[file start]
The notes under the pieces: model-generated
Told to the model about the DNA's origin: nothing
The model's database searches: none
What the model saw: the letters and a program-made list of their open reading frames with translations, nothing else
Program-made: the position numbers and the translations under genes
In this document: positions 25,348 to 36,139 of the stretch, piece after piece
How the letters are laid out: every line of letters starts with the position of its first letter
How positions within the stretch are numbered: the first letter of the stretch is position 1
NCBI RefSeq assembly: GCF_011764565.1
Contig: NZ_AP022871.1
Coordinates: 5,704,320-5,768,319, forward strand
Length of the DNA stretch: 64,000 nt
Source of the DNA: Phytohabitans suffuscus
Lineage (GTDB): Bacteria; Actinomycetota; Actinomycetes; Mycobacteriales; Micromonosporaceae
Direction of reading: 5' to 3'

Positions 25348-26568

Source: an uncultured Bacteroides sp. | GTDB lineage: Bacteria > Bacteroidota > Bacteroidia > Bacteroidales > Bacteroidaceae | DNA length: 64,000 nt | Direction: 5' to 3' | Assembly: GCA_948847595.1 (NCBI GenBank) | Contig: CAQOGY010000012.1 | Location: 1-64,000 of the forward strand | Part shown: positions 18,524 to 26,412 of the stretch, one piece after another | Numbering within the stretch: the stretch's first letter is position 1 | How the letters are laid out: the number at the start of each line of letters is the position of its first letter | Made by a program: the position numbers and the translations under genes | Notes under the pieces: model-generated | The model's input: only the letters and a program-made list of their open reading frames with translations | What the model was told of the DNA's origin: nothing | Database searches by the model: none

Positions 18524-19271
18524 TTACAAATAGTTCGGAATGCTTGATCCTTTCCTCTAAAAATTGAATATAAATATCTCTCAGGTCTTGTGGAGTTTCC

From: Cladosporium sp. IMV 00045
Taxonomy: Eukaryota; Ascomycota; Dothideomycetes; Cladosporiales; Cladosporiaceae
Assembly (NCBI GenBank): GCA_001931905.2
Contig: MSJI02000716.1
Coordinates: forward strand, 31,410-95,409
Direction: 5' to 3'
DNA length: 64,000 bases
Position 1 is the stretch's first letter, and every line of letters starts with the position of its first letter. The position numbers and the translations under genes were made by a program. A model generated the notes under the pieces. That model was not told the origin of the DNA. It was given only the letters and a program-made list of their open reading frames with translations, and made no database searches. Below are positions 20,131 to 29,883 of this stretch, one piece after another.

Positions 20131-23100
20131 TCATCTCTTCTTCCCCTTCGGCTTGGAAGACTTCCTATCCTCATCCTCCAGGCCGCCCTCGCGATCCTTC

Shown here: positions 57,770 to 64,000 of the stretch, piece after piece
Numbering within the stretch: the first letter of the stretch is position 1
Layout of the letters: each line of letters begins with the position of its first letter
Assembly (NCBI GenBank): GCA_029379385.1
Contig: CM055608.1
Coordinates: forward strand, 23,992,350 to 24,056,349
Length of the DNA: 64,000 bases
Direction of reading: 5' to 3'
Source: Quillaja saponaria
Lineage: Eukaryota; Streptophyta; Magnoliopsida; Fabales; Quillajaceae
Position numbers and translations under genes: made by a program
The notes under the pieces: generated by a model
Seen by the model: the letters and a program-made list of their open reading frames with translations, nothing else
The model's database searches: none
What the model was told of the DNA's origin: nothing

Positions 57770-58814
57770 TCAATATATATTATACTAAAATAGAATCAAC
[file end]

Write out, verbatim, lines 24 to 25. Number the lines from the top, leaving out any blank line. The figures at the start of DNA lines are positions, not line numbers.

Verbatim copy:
Coordinates: forward strand, 31,410-95,409
Direction: 5' to 3'